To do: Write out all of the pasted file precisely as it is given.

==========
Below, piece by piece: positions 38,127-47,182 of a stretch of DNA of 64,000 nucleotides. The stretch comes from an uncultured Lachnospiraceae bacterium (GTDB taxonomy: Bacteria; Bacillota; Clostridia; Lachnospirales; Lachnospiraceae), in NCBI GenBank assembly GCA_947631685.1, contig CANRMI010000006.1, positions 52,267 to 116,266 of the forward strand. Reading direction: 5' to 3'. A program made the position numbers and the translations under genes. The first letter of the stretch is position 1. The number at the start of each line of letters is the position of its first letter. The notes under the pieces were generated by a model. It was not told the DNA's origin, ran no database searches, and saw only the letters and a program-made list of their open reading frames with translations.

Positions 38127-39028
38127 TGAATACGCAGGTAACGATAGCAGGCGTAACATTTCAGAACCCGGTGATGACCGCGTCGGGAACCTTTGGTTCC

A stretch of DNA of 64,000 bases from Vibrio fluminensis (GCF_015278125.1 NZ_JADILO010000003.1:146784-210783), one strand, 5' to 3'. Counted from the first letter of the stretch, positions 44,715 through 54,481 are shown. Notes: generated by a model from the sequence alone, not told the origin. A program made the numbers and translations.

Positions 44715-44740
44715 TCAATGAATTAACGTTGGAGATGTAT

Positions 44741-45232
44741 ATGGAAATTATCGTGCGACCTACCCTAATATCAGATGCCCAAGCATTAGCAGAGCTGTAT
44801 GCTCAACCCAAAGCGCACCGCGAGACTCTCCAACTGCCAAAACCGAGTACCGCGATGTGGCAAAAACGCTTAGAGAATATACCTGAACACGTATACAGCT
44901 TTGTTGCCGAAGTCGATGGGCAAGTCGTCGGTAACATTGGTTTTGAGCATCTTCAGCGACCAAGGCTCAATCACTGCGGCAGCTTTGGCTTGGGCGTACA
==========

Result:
Below, piece by piece: positions 38,127-47,182 of a stretch of DNA of 64,000 nucleotides. The stretch comes from an uncultured Lachnospiraceae bacterium (GTDB taxonomy: Bacteria; Bacillota; Clostridia; Lachnospirales; Lachnospiraceae), in NCBI GenBank assembly GCA_947631685.1, contig CANRMI010000006.1, positions 52,267 to 116,266 of the forward strand. Reading direction: 5' to 3'. A program made the position numbers and the translations under genes. The first letter of the stretch is position 1. The number at the start of each line of letters is the position of its first letter. The notes under the pieces were generated by a model. It was not told the DNA's origin, ran no database searches, and saw only the letters and a program-made list of their open reading frames with translations.

Positions 38127-39028
38127 TGAATACGCAGGTAACGATAGCAGGCGTAACATTTCAGAACCCGGTGATGACCGCGTCGGGAACCTTTGGTTCC

A stretch of DNA of 64,000 bases from Vibrio fluminensis (GCF_015278125.1 NZ_JADILO010000003.1:146784-210783), one strand, 5' to 3'. Counted from the first letter of the stretch, positions 44,715 through 54,481 are shown. Notes: generated by a model from the sequence alone, not told the origin. A program made the numbers and translations.

Positions 44715-44740
44715 TCAATGAATTAACGTTGGAGATGTAT

Positions 44741-45232
44741 ATGGAAATTATCGTGCGACCTACCCTAATATCAGATGCCCAAGCATTAGCAGAGCTGTAT
44801 GCTCAACCCAAAGCGCACCGCGAGACTCTCCAACTGCCAAAACCGAGTACCGCGATGTGGCAAAAACGCTTAGAGAATATACCTGAACACGTATACAGCT
44901 TTGTTGCCGAAGTCGATGGGCAAGTCGTCGGTAACATTGGTTTTGAGCATCTTCAGCGACCAAGGCTCAATCACTGCGGCAGCTTTGGCTTGGGCGTACA